Sport All-wheel Drive Crew Cab 125.2 in. WB
2019 Honda Ridgeline

2019 Ridgeline Photos
The 2019 Honda Ridgeline is the most car-like of trucks. It's built off the bones of the Honda Pilot; it has a crossover's car-like unibody chassis, not a body-on-frame like other trucks. It's lower than other half-ton pickups and less rugged. It can't compete in the areas of towing and off-road capability, but it doesn't try to. The payoff is level of comfort and refinement that traditional pickups can't match. It has a more controlled ride, and corners with more agility.

Rivals such as the Chevy Colorado and GMC Canyon are less civilized, and with their truck platforms they're heavier and stiffer. In terms of ride quality, quiet operation, and general comfort, the 2019 Ridgeline is tops. It comes as crew cab only, no regular or extended cabs available.

There are only a few small updates for 2019, the third year of its second generation. Unlike other 2019 Honda models, advanced safety equipment such as automatic emergency braking has not become standard; on the Ridgeline, only the top models have it.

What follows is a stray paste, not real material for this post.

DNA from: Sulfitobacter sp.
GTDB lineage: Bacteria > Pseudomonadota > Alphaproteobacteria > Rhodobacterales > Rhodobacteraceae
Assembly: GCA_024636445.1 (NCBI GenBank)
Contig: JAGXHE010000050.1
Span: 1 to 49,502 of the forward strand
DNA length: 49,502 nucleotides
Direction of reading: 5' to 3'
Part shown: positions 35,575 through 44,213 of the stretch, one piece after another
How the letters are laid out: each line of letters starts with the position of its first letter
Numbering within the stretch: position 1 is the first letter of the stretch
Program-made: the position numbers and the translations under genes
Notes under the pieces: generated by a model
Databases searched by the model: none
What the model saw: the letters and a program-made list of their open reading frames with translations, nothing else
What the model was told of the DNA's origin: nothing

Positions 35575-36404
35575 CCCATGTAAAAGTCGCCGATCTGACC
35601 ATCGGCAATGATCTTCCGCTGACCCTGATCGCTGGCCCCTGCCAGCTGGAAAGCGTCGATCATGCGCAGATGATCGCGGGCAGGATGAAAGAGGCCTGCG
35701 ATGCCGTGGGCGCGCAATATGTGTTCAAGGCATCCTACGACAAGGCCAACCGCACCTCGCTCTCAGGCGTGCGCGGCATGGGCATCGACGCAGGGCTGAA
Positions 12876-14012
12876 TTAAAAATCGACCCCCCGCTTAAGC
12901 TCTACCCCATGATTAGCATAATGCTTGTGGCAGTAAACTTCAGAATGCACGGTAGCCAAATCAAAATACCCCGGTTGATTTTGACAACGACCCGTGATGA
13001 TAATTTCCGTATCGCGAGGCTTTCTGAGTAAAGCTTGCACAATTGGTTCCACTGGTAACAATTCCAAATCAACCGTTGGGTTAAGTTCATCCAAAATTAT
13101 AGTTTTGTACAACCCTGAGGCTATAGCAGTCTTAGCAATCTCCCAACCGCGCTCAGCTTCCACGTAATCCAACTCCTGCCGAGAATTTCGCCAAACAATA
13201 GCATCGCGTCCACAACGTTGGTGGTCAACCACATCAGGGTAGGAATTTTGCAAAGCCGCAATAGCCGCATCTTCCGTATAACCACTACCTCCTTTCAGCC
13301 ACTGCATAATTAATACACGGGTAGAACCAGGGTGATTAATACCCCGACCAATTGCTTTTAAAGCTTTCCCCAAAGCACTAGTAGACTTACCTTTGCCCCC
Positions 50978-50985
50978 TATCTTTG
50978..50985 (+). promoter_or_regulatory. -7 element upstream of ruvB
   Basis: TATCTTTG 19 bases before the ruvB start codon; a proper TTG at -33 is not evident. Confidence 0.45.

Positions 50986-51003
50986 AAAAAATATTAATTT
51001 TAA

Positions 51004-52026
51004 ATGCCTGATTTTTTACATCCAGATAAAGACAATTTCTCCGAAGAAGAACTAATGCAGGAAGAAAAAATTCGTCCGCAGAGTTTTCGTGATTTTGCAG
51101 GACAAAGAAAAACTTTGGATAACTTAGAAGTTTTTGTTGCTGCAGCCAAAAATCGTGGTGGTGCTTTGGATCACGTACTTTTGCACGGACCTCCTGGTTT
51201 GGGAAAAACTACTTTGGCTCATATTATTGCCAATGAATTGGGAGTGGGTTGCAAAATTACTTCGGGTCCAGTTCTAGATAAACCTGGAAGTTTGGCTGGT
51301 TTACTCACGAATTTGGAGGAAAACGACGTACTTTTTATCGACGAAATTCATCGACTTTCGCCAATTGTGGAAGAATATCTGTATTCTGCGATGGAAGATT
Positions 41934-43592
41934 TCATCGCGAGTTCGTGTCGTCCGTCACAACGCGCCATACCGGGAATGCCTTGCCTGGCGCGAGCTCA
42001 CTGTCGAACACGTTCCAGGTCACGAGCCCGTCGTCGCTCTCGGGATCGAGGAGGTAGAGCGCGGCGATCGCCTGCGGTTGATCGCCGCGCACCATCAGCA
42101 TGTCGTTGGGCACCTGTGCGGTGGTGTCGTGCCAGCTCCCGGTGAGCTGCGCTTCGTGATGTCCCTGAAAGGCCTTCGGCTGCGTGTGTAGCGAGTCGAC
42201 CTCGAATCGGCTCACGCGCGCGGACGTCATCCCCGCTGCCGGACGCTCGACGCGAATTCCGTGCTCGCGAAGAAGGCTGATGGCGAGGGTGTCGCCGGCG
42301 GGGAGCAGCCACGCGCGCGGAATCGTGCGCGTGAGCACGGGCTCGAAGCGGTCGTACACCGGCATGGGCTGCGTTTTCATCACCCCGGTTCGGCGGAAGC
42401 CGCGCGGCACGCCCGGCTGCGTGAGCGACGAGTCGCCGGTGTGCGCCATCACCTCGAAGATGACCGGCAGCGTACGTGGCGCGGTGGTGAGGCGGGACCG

The Ridgeline is front-wheel drive with available all-wheel drive, and is powered by Honda's solid 3.5-liter V-6 engine making 280 horsepower, mated to a smooth 6-speed automatic. It can accelerate from 0 to 60 mph in about seven seconds, which is quicker than some trucks even with big V-8s.

Even though the Ridgeline's maximum towing capacity is just 5,000 pounds-2,000 pounds less than the Chevy Colorado-its payload of 1,569 pounds is competitive for the class.

The Ridgeline is 210 inches long, on a wheelbase of 125.3 inches. The bed is shorter but not narrower than other trucks, at 64 inches long and 50 inches wide between the wheel wells. However there is an optional bed extender that can equalize things, and Honda compensates for the limited length in clever ways. There's an available swinging tailgate hinged at the side, to allow various loading options, eight tie-downs, and a dry storage pocket. Accessory options include six-speaker audio to 400-watt power inverters that can power a big-screen TV. Under the bed there's a trunk that can act as a cooler, and it's big enough to hold a golf bag. With a tonneau cover and locking tailgate, the entire enclosed bed can be locked.

Gas mileage is good for a truck but not great, at 19 mpg city, 26 highway, and 22 combined with front-wheel drive, while all-wheel drive steals 1 mpg across the board.

Honda has not announced plans to bring a hybrid powertrain to the Ridgeline, although it would seem doable, as it shares much of its underpinnings with Acura's MDX that offers a hybrid. Others in the class, like Chevy's Colorado, offer higher-mileage alternative powertrains such as a turbodiesel.

The Ridgeline gets a five-star overall rating from the NHTSA this year, with five stars in all but the rollover test, where it earns four stars.

Full Review